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The long-term cure for Ebola: An investment in health systems

As the Ebola nightmare continues in Liberia and as we battle to contain the epidemic, it is important to look beyond the immediate crisis. Many more lives will be lost before this dreadful outbreak is beaten, but to properly honor the memory of the victims we need to ask how it happened in the first place and, more pressingly, how we can prevent it from happening again.

After 30 years of brutal civil and political unrest, Liberia was a nation reborn. We transformed our country from a failed state into a stable democracy, rebuilding its infrastructure and its education and health systems, and enjoying one of the most promising growth records in Africa. Then Ebola swept in, threatening to tear apart that progress. It is a terrifying reminder of the destructive power of infectious disease, one all the more devastating given how far Liberia has come.

Without a doubt, part of the reason for this situation is that, with the exception of Doctors Without Borders, the initial international response to this emergency was markedly slow. This gave Ebola the time it needed to overwhelm our already-fragile health infrastructure.

President Obama has since committed to sending up to 4,000 military personnel to West Africa to set up much-needed health-care facilities and to train health-care workers, and last week he authorized the use of additional reserves, if needed. This will help our efforts to contain the outbreak, and we are truly thankful.

Similarly, a suitable vaccine and treatment for Ebola could have helped prevent this outbreak from getting out of control. And, indeed, efforts to fast-track the development of a promising candidate vaccine could potentially help to bring this all to a swifter end, even if initially there were only enough doses to vaccinate health workers on the front line.

But while these are very much welcome developments, they are nevertheless responses to an outbreak already out of control. After all, military field hospitals would not be needed if adequate health-care services were in place. And, as Uganda has demonstrated after several terrible outbreaks, the key to preventing a major outbreak is a health infrastructure robust enough to be able to respond quickly and effectively when cases first appear.

Medical staff in Uganda now have the training and means to recognize symptoms and isolate patients immediately, and they have access to appropriate equipment and protective clothing. Similarly, social mobilization networks are in place to get information out to the people to reduce the risk of spread, while laboratory facilities can confirm cases swiftly. It is a highly effective setup that was created with considerable help from the U.S. Centers for Disease Control and Prevention, but it relies wholly upon having strong health infrastructure.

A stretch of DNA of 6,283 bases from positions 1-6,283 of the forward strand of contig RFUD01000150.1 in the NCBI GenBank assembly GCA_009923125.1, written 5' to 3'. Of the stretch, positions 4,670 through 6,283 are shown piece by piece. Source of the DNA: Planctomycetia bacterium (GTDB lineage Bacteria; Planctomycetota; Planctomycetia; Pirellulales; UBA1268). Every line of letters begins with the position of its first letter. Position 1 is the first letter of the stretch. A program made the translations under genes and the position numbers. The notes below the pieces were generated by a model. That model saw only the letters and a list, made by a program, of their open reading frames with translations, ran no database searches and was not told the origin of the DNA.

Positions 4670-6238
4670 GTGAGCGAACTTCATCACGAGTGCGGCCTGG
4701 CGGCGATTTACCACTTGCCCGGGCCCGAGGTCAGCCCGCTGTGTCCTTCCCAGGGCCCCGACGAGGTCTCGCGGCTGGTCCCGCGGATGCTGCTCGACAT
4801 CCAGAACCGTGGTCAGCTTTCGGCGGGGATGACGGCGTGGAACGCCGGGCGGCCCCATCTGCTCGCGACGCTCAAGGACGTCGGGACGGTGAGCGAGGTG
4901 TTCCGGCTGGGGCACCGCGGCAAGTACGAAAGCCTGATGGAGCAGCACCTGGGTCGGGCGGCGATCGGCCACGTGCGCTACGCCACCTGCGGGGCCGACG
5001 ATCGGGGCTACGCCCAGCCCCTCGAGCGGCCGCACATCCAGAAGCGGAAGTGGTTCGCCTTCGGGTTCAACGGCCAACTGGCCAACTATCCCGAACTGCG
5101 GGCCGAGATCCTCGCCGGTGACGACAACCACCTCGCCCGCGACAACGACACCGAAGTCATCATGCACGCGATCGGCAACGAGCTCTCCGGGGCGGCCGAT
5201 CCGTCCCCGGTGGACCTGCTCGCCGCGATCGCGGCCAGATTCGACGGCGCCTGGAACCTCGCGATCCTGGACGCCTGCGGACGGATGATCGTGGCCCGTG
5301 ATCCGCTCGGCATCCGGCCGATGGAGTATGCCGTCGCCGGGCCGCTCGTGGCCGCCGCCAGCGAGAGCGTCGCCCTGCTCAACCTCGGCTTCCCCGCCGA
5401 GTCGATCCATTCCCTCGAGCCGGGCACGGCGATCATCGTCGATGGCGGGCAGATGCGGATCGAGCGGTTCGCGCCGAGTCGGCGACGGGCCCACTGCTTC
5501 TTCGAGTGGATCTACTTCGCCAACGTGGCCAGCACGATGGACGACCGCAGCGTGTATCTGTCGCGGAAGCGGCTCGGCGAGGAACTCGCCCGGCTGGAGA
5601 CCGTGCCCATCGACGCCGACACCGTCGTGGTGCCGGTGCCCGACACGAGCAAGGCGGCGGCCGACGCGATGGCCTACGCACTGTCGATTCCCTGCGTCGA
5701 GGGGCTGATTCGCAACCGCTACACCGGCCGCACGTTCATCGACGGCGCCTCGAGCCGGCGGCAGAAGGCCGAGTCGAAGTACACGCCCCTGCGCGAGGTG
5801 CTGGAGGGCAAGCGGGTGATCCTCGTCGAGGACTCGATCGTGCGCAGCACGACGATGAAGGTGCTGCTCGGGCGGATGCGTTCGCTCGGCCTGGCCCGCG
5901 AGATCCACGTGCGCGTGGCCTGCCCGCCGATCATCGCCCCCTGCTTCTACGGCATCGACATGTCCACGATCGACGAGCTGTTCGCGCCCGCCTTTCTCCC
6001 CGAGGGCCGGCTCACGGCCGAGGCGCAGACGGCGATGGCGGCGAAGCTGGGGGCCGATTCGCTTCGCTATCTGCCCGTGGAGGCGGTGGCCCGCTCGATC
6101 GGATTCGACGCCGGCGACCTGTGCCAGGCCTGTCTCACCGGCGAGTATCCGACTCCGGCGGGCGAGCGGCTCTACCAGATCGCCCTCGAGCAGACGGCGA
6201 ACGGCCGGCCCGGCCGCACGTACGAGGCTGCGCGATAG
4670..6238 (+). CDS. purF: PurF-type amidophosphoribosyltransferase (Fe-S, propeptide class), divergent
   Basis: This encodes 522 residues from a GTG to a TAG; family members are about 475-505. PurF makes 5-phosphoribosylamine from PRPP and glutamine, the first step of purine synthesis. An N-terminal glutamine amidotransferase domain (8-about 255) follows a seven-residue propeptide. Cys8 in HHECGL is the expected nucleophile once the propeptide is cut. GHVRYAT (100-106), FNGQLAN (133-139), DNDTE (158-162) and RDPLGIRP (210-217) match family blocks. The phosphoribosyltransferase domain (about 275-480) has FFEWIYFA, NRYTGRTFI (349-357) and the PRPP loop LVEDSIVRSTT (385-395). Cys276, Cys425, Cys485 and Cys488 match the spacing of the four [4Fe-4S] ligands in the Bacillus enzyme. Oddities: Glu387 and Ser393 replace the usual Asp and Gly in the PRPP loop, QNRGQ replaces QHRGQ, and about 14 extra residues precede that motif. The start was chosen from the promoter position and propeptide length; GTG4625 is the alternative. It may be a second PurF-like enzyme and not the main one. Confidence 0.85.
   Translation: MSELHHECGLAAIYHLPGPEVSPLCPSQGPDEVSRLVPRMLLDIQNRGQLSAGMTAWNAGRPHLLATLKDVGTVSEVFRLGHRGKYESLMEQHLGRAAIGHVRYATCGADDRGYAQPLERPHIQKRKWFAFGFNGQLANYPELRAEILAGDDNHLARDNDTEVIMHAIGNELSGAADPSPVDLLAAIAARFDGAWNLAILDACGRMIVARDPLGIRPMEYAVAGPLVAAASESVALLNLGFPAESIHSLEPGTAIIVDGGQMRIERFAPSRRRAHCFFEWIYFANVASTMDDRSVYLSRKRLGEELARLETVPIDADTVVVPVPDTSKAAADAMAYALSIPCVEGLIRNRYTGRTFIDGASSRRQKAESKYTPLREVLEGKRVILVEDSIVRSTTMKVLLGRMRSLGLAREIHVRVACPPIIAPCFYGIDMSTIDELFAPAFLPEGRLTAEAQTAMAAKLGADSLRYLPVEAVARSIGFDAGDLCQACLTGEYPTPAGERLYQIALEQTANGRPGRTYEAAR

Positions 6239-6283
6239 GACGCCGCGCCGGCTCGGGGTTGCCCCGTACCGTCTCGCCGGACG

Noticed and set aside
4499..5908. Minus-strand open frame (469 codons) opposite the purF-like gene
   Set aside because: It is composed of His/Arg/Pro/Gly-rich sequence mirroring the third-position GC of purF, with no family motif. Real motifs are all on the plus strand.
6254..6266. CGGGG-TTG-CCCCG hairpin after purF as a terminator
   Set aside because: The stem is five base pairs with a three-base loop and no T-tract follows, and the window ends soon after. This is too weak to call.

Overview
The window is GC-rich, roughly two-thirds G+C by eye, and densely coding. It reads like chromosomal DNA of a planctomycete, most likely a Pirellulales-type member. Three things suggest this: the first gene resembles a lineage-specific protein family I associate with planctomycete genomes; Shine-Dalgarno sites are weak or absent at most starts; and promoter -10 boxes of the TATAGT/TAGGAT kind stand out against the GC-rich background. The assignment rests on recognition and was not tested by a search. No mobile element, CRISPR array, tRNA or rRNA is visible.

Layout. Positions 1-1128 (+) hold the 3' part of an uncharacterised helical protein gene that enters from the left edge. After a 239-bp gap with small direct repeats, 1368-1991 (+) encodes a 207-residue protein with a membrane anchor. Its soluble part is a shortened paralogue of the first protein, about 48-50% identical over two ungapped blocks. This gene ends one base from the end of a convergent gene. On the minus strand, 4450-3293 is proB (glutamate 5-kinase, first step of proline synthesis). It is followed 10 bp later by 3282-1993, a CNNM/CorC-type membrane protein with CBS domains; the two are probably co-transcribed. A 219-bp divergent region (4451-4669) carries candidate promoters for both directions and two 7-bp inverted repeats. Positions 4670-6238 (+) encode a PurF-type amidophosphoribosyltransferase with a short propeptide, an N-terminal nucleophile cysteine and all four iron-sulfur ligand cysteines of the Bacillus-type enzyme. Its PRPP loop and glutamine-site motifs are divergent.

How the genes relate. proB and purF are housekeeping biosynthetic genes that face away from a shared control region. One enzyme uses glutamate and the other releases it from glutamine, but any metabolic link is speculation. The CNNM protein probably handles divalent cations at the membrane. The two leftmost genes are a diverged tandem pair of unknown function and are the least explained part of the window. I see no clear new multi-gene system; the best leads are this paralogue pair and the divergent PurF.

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In Liberia, a country that never before had an incidence of Ebola, we were utterly ill-equipped and unprepared. What is so tragic is that, until this outbreak, Liberia had made significant progress in building up its public health systems. With help from organizations such as Gavi, the Vaccine Alliance, we have reduced childhood mortality by two-thirds since 1990, thanks largely to expansive immunization programs.

Much of that good work has now been undermined. Having worked its way through the cracks in our fragile health infrastructure, Ebola has effectively brought health care to a halt in Liberia, as people avoid seeking medical attention. There is nowhere to go. So, with the malaria season setting in and routine immunization programs stopped, even when this outbreak is over we must prepare for other diseases to take hold.

Yet, with Ebola having claimed the lives of 96 of our health workers and infected more than 209 others, recovering is going to be hard. This is a huge hit for a country that had barely 50 doctors to care for a population of 4.4 million at the start of this outbreak.

More than ever, we will be reliant upon assistance from partners such as the United States and Britain, and global health organizations such as the World Health Organization, UNICEF and Gavi, to help rebuild our health systems, invest in health facilities, staff and equipment and restore immunization levels. And it’s not just Liberia — any African nation with a fragile health system is potentially vulnerable to this terrible disease. After all, infectious disease knows no borders.

The United Nations has said it is going to take $1 billion to stop this outbreak. Of course, that’s our immediate priority. But at the same time, countries like Liberia need long-term investment to build up our health systems to prevent outbreaks of this scale from ever happening again. We owe it to the thousands of citizens and health workers who have so far lost their lives to be prepared.

By Ellen Johnson Sirleaf, the writer is President of Liberia

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